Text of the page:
24 February 2014 | weredaleboy-965-126025
Exploitation films have always been a little dodgy, relying on lurid content and a double-consciousness that allows viewers to disclaim the titillating elements that drive them to watch the movie in the first place. In many cases (one thinks of directors like Russ Meyer, Michael Findlay, and Andy Milligan), the "morality tale" or "social" element of the film is a barely perceptible "justification" for its questionable content. Directors like Tarantino and Rodriguez have been able to tap into the content while maintaining audience engagement through higher production values, but for the most part directors who have explored the possibilities of exploitation make up for their lower-budget productions with creativity, with, and transgressive content.
Alas, the same cannot be said for MISBEHAVIOR, which delves into the realm of S&M at a school for girls to produce what its writer-director calls "a truly strong psychological drama with numerous twists and turns" that "will have you on the edge of your seat." Whether this description of the film is an honest statement of the film-maker's intent or a merely disingenuous marketing gesture, the film offers neither strong psychology nor surprising thrills. Instead, what we have is a muddle of abysmal acting (to call it lackluster would only dignify it), incompetent filming, and sophomoric writing.
So why even give it 3 stars?
I give this film 3 stars for the movie that COULD HAVE BEEN. The idea, despite its generic "naughty girls in boarding school" basis, is a good one. A plucky teacher attempts to save girls who are being abused by a deviant teacher and soon finds herself drawn into a wider criminal scheme that involves personal obsessions, administrative blindness, and what we might call "corporate interests" that go far beyond the school.
Unfortunately, writer-director Michel Zgarka is not up to the task of his own material. The plotting of the film is entirely disjointed, the characters one-dimensional, and the cinematography and editing flawed at best. The film is not helped by a half-finished score (also by Zgarka) that seems at different times to be channeling OCEANS ELEVEN, American PIE, and DEAD POETS SOCIETY.
In keeping with the schizophrenic score, the film doesn't ever seem to know what it wants to be--sexploitation, caper film, family drama, and a number of other unfulfilled aspirations. Add to that the uninspired acting, poor timing and enervating dialogue (even the fights are dull), and rotten cinematography. Just for the sake of an example, in one scene two girls walk down a hallway gossiping about their sexy biology teacher. Their conversation is lugubrious and awkward, as if they were trying to remember their lines; meanwhile, the camera tracks in front of them--but they stroll along as if in slow motion, and in many places come to a complete stop.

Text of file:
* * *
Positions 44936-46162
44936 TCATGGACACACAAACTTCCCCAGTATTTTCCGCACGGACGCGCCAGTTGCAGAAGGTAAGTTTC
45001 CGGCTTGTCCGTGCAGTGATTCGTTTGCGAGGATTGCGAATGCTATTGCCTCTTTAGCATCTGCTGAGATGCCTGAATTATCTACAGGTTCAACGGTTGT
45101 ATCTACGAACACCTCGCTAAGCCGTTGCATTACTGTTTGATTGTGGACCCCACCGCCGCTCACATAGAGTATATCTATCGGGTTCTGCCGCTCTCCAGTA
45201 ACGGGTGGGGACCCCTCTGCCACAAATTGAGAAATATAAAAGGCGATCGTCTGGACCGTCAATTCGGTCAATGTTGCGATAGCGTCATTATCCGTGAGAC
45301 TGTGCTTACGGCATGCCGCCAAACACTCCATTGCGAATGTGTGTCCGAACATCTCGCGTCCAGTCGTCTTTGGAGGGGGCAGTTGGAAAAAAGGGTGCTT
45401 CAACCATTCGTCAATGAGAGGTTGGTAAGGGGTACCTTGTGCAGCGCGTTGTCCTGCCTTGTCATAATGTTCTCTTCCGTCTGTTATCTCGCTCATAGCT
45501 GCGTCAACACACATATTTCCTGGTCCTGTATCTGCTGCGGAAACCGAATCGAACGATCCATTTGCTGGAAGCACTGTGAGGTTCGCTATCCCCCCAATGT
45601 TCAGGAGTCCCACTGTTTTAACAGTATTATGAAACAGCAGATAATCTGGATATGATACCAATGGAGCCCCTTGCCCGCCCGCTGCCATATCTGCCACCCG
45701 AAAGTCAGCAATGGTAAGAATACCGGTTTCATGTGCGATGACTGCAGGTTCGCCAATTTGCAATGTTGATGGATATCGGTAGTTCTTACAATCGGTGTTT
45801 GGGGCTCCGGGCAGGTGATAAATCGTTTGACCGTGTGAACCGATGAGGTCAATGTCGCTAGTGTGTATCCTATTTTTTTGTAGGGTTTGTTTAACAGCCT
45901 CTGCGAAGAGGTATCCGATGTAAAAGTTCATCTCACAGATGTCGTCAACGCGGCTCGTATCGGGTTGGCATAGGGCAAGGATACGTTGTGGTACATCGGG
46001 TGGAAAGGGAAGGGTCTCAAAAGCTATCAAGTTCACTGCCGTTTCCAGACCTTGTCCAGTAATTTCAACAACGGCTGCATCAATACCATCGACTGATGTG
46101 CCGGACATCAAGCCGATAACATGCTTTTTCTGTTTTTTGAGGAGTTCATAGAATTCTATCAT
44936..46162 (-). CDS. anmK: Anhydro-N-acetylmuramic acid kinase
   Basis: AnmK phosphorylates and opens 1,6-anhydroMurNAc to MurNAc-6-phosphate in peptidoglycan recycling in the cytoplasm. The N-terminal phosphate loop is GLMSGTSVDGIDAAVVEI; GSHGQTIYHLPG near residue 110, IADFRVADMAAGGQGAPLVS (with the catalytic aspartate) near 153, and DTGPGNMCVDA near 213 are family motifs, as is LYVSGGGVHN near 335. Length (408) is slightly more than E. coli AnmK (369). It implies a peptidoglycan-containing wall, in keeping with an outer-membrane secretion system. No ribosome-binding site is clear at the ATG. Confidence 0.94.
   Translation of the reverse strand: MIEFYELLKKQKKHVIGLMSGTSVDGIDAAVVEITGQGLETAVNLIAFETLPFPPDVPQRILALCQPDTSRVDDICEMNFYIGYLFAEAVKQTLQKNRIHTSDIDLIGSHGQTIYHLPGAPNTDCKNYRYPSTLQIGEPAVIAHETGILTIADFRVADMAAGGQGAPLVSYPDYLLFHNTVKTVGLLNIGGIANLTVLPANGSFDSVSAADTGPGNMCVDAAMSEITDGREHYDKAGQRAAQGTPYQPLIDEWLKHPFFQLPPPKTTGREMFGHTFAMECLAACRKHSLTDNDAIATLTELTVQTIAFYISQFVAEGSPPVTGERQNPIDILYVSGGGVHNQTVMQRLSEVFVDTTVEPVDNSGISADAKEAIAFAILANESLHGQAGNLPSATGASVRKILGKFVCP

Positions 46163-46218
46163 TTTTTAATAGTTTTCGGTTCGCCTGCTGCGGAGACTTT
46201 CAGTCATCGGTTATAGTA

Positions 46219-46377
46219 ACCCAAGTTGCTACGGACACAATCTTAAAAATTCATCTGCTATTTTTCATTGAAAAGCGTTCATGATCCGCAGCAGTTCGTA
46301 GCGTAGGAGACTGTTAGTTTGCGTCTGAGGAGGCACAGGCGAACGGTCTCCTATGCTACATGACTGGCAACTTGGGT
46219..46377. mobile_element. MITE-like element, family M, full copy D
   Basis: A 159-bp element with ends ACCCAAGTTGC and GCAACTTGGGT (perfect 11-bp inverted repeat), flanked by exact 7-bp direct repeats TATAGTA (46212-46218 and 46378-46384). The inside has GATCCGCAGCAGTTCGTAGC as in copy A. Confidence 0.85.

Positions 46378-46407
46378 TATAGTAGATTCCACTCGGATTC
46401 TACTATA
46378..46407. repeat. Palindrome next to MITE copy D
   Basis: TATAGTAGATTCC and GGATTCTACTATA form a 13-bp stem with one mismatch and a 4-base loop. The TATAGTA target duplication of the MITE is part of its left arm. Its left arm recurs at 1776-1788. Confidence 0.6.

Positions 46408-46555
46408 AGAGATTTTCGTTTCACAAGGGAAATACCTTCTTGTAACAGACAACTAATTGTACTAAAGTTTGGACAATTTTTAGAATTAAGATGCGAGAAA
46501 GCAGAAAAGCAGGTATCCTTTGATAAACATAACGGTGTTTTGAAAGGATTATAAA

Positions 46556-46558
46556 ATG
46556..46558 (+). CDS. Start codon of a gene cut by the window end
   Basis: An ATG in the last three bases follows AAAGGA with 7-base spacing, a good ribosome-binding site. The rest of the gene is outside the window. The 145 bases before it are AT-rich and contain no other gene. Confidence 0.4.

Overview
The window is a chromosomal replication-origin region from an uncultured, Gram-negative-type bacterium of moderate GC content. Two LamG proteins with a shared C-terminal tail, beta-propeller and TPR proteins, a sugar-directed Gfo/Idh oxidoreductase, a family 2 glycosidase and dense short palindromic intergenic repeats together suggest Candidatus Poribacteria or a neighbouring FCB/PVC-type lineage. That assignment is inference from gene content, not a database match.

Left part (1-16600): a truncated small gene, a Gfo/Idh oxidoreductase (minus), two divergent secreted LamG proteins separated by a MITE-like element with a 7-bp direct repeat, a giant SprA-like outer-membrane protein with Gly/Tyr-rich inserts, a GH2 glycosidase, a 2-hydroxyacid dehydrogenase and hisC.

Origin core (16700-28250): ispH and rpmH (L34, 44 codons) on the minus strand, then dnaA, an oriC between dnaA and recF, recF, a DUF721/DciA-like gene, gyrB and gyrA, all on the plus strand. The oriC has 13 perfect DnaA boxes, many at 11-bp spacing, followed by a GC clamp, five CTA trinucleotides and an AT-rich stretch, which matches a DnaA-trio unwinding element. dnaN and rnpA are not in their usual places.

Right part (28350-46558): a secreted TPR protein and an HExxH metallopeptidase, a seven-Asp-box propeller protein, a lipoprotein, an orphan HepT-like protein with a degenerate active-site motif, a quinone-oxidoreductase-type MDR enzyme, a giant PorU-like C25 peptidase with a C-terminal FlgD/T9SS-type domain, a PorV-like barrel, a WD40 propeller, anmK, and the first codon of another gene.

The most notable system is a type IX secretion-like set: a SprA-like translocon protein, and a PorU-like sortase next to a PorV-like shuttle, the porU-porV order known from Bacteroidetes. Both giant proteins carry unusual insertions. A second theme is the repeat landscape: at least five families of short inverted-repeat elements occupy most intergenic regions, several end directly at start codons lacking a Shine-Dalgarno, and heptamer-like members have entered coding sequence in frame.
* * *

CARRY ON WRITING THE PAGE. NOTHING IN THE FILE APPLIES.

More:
These elements, and not the overall story, take the life out of the film. Scenes of "abuse" carry little visual interest; if they weren't between teacher and student, you'd wonder what all the fuss was about. Certainly enough to create a scandal, but not even a fraction enough to make a movie.
In terms of the acting, it would be hard to decide who deserves the distinction of the worst performance. I'd be tempted to give the honors to Kim Prangley, whose fake screaming, crying, and drinking jags as the dysfunctional mother set a new low in telegraphing. A close second would be Julie Katherine Turcotte, except that her absurd performance is helped by the fact that her character, the Nanny-With-the-Heart-of-Gold, is more or less completely extraneous anyway.
The worst that can be said of this movie is that it isn't even good enough to make fun of. One imagines the robots of MST3K sitting in awed silence at the screening. But perhaps I should watch it again with friends to make a final determination.
Still, I watched it all the way through, because I was seduced by the possibility that the story MIGHT JUST get better. It never does, and it may be uncharitable of me to point that out. But I surrendered about an hour and 37 minutes of my life to this clunker, and I will have my day.
On the other hand, it could have been worse. Think of the time spent by the poor slobs on the production!